LEVI STRAUSS UPGRADED: Moody’s Investors Service has upgraded its rating on Levi Strauss & Co.’s $1.85 billion unsecured notes. The ratings service said the upgrade was warranted given Levi’s ability to stabilize sales and improve profitability. For the six months ended May 29, the San Francisco-based company reported earnings of $74.1 million on sales of $1.95 billion. Moody’s also pointed to the introduction of the Levi Strauss Signature brand into international mass channel markets as a benefit to diversifying its distribution network. The ratings still remain in the speculative range, getting raised to “Caa2” from “Caa3.” However, the rating on the company’s outlook was raised to “positive” from “stable” based on the belief the company will be able to generate enough cash flow after fiscal 2005 to pay down debt. The company reported debt of $2.11 billion during the most recent quarter.
GOTTSCHALKS NET UP: Gottschalks Inc. said Tuesday that second-quarter net income rose 15.6 percent to $259,000 from $224,000 a year ago. On a per-share basis, profits were flat at 2 cents a share; analysts had been expecting 5 cents. Total revenues in the quarter were up 2.5 percent at $153 million, while same-store sales rose 3.1 percent. “We have made steady progress in our initiative to appeal to a broader customer base through our focus on several important fashion categories, such as better sportswear, accessories, shoes and junior apparel,” said Jim Famalette, president and chief executive officer of the Fresno, Calif.-based retailer. In the six months, Gottschalks narrowed its loss to $1.7 million, or 13 cents, from a loss of $2 million, or 16 cents, a year ago. Revenues in the period totaled $298.6 million, an increase of 1.1 percent, and same-store sales were up 1.3 percent. In the full year, the company still expects to earn 59 cents to 65 cents a share, which compares with analysts’ estimate for 60 cents. Shares of the company closed down 3 percent in Tuesday trading at $10.20.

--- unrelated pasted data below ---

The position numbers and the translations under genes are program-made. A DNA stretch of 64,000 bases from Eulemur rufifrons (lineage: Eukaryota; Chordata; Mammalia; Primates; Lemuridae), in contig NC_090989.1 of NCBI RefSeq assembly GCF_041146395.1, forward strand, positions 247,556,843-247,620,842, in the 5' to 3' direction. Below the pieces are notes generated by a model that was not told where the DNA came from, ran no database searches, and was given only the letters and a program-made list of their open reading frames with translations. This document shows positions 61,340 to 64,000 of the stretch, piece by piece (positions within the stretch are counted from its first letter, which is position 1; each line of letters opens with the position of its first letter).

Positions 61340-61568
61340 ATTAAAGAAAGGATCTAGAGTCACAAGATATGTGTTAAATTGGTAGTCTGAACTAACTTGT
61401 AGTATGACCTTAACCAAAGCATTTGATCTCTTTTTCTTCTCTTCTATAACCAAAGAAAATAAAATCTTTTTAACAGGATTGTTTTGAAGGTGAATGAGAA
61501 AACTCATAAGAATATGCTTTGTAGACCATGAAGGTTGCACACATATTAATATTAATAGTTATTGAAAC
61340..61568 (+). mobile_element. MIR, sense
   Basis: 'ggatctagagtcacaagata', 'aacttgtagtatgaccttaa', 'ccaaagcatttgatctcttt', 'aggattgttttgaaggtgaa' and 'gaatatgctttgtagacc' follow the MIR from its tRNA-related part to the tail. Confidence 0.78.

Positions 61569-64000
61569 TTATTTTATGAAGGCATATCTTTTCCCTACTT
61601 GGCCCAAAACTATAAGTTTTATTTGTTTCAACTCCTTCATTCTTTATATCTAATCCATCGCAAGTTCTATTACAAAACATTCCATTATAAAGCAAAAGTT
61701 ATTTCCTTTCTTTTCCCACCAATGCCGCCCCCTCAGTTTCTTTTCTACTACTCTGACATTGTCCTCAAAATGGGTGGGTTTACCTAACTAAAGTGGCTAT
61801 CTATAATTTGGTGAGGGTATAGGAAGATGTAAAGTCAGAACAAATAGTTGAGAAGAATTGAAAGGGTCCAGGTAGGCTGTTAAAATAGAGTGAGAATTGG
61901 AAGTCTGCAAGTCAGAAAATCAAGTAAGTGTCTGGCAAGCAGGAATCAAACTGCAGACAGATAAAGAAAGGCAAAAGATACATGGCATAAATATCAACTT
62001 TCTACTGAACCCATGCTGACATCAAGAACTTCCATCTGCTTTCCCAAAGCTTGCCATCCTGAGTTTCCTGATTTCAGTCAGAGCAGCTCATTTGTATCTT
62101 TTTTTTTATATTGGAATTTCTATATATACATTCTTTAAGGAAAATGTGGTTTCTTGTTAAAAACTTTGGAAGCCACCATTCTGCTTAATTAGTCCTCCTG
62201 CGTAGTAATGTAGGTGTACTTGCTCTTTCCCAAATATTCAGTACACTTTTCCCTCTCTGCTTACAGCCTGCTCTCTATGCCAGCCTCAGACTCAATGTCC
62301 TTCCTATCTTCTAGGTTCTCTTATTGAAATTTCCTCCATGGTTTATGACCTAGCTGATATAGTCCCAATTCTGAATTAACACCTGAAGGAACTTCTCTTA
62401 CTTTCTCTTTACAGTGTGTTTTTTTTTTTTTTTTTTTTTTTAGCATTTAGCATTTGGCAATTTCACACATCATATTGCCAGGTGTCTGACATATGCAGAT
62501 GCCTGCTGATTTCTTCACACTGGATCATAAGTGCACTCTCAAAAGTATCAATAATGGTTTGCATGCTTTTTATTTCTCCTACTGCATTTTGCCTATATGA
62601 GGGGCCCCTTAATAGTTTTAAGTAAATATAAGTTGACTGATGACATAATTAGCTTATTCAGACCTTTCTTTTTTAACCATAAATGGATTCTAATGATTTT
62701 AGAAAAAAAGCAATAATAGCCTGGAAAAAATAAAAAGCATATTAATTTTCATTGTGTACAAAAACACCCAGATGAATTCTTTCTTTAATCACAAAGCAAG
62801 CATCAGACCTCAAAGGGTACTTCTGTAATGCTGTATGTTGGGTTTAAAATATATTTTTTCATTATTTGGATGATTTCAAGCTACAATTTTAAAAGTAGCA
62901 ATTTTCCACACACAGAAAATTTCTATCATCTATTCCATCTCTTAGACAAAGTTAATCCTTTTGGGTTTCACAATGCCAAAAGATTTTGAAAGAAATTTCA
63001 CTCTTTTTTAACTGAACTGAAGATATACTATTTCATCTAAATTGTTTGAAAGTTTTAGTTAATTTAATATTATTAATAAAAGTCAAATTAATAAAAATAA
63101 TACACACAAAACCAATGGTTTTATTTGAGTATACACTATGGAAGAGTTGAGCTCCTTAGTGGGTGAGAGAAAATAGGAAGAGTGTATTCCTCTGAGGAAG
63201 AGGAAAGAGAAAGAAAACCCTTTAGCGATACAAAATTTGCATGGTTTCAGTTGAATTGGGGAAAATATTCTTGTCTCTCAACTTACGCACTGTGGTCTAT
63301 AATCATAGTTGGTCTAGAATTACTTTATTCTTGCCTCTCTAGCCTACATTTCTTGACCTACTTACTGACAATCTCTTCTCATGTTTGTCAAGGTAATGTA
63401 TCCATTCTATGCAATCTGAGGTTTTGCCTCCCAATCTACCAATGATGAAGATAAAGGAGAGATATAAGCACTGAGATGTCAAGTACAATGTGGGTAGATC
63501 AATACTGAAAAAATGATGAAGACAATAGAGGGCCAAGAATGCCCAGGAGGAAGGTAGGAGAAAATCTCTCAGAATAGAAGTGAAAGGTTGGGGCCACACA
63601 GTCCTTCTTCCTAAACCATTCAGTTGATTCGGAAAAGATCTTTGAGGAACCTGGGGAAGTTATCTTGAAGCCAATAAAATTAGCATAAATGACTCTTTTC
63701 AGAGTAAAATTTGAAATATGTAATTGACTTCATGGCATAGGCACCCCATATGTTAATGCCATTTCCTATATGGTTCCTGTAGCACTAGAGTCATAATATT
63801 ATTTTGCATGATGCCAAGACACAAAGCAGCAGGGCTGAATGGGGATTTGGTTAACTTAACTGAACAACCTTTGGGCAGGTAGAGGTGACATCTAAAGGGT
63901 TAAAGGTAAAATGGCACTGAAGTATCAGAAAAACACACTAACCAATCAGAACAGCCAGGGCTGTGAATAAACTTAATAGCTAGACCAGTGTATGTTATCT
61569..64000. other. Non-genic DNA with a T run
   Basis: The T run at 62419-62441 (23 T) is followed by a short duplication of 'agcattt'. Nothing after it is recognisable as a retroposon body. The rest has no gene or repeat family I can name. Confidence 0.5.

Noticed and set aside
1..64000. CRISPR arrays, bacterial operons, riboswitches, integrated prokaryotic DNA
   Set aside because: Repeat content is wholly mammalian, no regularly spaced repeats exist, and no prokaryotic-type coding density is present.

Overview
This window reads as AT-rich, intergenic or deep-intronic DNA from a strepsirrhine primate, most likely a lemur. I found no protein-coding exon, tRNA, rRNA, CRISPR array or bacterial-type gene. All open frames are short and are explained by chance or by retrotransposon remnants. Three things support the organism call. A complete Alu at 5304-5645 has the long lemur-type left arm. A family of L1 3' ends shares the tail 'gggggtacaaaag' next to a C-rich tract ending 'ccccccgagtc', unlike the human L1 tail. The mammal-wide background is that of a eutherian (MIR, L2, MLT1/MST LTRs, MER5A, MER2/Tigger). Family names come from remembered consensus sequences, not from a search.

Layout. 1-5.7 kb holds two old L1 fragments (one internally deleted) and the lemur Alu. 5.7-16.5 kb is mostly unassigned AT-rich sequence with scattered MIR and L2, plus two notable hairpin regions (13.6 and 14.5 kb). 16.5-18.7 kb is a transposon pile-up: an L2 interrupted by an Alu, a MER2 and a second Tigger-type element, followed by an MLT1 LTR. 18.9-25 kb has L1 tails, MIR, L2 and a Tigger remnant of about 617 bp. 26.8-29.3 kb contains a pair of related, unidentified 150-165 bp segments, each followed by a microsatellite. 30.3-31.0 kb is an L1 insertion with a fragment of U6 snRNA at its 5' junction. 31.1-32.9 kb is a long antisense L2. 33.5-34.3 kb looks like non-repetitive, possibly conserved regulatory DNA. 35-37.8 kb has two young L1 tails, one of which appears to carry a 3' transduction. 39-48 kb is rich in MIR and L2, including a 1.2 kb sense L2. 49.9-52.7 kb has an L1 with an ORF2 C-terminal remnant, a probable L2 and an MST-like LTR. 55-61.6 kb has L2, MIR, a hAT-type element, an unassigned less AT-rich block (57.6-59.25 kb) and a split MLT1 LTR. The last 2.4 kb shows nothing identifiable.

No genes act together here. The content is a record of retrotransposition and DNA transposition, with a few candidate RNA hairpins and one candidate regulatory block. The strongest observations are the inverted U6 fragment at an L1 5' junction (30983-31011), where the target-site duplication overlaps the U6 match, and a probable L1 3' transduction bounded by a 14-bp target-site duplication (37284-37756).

This story first appeared in the August 31, 2005 issue of WWD. Subscribe Today.